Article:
He briefly but succinctly describes what the revolutionaries despised and sought to destroy and replace. “If one phrase could describe the Greek view of Man and State it would this: the politics of the soul. Indeed, Greek philosophy ‘led the way into the new found land of the soul,’ producing ‘a new order of values…worked out in the philosophical systems of Plato and Aristotle,’ which ‘paved the way for the universal religion, Christianity.”(pg 21) Ferrara now states his case: “It will be the burden of this study to show that the crisis of our civilization lies precisely in its all-but-complete repudiation, in the name of Liberty, of the things that made it Christian.” (pg 25)
He critically examines the radical impact of the “moderate” thinkers of the Enlightenment, offering as his main examples: Thomas Hobbes (1588-1679), John Locke (1632-1704), Voltaire (1694-1778) and Rousseau (1712-1778); but special consideration is given to Locke, regarded “as the sturdiest of conservatives by the standards of political modernity. Hence it is necessary at the outset to dismiss the irrelevant objection that Locke and other such ‘moderates’ did not see themselves as subversives but, rather as conservatives in good faith of what they considered the fundamentals of the tradition whose revolutionary overthrow followed in their wake.” (pg 40) That Locke and his fellow free thinkers knew full well they were engaged in intellectual subversion is made quite clear as Mr. Ferrara proceeds with his compelling argument.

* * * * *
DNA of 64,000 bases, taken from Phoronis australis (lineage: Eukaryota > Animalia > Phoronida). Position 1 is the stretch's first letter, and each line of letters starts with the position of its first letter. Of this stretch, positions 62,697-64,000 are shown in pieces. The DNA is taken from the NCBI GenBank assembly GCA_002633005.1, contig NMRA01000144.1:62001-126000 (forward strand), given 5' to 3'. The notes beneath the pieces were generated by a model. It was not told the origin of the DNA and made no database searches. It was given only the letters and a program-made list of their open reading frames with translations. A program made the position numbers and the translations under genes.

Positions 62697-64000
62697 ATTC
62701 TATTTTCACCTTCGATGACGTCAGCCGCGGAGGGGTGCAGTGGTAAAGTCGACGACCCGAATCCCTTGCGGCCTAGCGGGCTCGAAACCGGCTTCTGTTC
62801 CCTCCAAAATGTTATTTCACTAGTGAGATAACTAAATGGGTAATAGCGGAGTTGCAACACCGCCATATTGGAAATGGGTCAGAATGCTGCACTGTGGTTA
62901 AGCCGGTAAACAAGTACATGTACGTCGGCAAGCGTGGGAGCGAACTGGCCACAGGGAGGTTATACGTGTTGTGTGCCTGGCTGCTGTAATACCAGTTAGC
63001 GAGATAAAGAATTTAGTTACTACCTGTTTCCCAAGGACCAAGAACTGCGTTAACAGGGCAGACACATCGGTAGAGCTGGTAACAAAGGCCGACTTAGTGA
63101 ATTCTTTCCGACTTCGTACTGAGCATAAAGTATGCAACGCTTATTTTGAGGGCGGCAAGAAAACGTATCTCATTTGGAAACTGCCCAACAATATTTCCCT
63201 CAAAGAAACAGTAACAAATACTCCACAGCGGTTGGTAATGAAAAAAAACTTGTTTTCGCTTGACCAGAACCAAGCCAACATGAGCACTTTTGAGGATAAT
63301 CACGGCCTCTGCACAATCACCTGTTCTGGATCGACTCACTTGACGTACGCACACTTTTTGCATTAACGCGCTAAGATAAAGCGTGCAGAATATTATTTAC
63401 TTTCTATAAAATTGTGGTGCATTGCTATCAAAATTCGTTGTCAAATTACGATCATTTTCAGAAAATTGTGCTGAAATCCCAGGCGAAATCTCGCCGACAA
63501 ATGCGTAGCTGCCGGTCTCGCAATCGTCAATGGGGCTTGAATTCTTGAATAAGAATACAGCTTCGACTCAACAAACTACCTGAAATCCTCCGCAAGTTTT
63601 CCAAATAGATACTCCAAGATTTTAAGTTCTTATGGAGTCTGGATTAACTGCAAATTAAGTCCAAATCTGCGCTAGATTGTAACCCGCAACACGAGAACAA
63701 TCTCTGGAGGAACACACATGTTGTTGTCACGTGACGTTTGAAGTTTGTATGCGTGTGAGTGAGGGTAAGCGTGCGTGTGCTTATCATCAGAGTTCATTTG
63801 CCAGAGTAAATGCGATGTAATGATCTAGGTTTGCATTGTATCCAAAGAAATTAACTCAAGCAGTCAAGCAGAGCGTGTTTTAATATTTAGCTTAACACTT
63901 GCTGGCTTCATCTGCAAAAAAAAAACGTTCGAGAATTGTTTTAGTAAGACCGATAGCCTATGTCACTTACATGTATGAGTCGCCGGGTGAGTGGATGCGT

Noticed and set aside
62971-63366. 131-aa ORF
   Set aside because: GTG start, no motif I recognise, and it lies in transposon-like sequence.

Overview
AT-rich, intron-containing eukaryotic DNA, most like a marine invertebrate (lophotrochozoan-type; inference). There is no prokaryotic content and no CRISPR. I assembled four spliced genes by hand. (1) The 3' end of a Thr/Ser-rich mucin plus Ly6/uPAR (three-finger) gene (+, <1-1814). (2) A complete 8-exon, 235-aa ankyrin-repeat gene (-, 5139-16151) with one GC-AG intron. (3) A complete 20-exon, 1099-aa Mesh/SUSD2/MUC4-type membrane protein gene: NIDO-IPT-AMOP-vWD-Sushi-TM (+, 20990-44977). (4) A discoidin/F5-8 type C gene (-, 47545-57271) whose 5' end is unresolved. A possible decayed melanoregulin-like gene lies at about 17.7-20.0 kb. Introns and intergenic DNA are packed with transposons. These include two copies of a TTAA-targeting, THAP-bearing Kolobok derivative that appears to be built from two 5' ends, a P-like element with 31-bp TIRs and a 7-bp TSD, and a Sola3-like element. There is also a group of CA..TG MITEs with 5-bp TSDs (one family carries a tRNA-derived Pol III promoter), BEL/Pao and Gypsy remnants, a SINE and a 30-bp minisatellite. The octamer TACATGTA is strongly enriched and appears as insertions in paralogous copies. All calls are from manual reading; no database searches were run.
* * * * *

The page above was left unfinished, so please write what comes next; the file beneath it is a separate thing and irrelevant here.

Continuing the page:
Locke invented “mythical justifications” and a persuasive allure of a newfound liberty, that is, freedom from the tyranny of kings, popes, and the Catholic Church. In the colonies of America seeking a new way of life, tools now justified by a radical minority would include: “agitation and propaganda, mob violence and intimidation, the creation of revolutionary cadres and committees to expose, censor, harass and crush all ‘enemies of the Revolution’ and ‘enemies of the People,’ and, finally, bloodshed whenever and wherever necessary. The same pattern would be followed in every subsequent revolution in the name of Liberty. In short, to build the ‘temple of Liberty’ the apostles of ‘liberty’ would trample on the liberties of their opponents.” (pg 137)
Imposing the revolutionary will, in ways far more brutal than those “suffered” under King George III, it was in America where “Liberty” finally replaced the alliance of altar and throne. “On July 4, 1776, the Second Continental Congress — purporting to speak as the ‘representatives’ of several million colonials who had never elected them — declared that the colonies were independent from England and that they now constituted a union of independent states.” (pg 159)
Very interesting is Attorney Ferrara’s criticism of the Constitution, of how it was planned behind closed doors, and of the golden legend suggesting the Founding Fathers were “wise and selfless Framers of the Constitution, assembled in Philadelphia in order to devise and bequeath to America and the whole world an inspired model of freedom and ‘limited government’ whose results were so beneficent as to suggest divine guidance for the project. The reality is quite other.” He continues: “There is no denying that the Constitution is a masterpiece of legal draftsmanship. But there is also no denying that what the delegates to the Constitutional Convention created was a central government with sweeping powers they had been given no warrant to create….” (pg 176) “Given the plain language of the Constitution, not to mention our long and bitter experience with its implementation and interpretation by the federal judiciary the Constitution itself created, the claim that the Framers created a ‘limited government’ of ‘checks and balances’ borders on the ridiculous.” (pg 180)